Besides mounting enthusiasm for Bitcoin and other crypto currencies, momentum is gathering to develop the infrastructure needed to turn what some see as a technology into a universally accepted currency, writes Dick Pirozzolo.

The Massachusetts Institute of Technology (MIT) is doing its part to help the process along. “We are giving $100 dollars of Bitcoin to every undergraduate, creating a [crypto currency] environment just to see what happens when Bitcoin becomes part of an on-campus medium of exchange,” noted Dan Elitzer, financial director, MIT Bitcoin project and one of its biggest proponents, during yesterday’s Standards Forum session on crypto currencies. He asked: “What is money? What is Bitcoin? Answering those questions got me interested and got me fascinated with the way a group of computers can agree to agree on a ledger over something that had occurred.”

To sceptics, one of whom likened Bitcoin to barter, Elitzer responded: “At what point does that become money? Is it when 100 people or 1000 people accept it? It’s money when people accept it for value. If you are willing to accept it, why is it not money?”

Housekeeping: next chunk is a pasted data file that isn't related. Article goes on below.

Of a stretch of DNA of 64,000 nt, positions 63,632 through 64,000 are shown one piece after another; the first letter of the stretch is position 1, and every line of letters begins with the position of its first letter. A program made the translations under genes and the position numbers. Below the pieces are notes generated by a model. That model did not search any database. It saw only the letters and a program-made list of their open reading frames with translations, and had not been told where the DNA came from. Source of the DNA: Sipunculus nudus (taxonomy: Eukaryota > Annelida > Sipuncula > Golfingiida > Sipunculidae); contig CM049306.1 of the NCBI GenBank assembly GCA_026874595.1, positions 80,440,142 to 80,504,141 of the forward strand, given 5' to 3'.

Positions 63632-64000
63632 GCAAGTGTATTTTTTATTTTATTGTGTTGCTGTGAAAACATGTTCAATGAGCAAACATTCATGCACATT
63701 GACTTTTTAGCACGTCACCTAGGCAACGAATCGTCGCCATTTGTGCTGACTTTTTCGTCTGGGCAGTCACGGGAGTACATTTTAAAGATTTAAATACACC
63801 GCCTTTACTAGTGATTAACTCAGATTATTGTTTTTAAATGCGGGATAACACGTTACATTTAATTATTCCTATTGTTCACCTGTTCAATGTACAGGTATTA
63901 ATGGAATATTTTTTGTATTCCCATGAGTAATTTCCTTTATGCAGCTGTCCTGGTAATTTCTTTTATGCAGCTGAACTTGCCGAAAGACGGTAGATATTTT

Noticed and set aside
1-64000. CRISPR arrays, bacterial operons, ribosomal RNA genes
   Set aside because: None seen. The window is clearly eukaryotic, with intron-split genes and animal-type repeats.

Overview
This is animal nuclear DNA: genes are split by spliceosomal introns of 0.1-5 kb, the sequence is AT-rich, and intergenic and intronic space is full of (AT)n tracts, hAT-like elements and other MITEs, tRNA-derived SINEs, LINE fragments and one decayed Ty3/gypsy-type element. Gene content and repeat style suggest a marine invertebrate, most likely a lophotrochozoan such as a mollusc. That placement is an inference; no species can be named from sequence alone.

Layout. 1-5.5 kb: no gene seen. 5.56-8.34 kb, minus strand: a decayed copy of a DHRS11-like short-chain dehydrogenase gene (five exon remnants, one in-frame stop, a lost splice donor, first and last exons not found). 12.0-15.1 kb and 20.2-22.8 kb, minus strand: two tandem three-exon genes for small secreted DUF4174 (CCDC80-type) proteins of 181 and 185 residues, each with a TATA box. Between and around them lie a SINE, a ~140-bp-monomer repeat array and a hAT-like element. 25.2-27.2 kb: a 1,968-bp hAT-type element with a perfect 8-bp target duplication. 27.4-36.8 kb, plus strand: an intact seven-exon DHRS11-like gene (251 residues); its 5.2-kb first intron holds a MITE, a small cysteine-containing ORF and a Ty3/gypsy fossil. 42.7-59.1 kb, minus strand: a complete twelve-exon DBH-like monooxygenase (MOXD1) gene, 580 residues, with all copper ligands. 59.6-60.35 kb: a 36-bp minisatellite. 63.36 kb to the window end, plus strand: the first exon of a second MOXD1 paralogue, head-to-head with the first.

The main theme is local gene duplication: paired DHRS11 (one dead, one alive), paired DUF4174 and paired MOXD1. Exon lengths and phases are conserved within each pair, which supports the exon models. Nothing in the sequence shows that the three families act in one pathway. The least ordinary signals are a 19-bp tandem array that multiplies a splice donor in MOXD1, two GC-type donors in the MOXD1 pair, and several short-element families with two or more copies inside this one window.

He further emphasised that even though we do not fully understand SMTP or the world monetary system, we still use email and money.

The founder and president of Etherium Stiflung Vitalik Buterin, created his non-profit organisation in Switzerland to expand the block chain concept on which crypto currencies rely to an infinite number of tradable assets. He has already raised $18 million to support the venture by trading Etherium tokens for investor dollars.

Although crypto currencies appeal to “libertarians” who like a currency that is apart from government, the bulk of experts at this and other Sibos sessions maintained that crypto currencies need government standards and formal exchanges to win broad acceptance.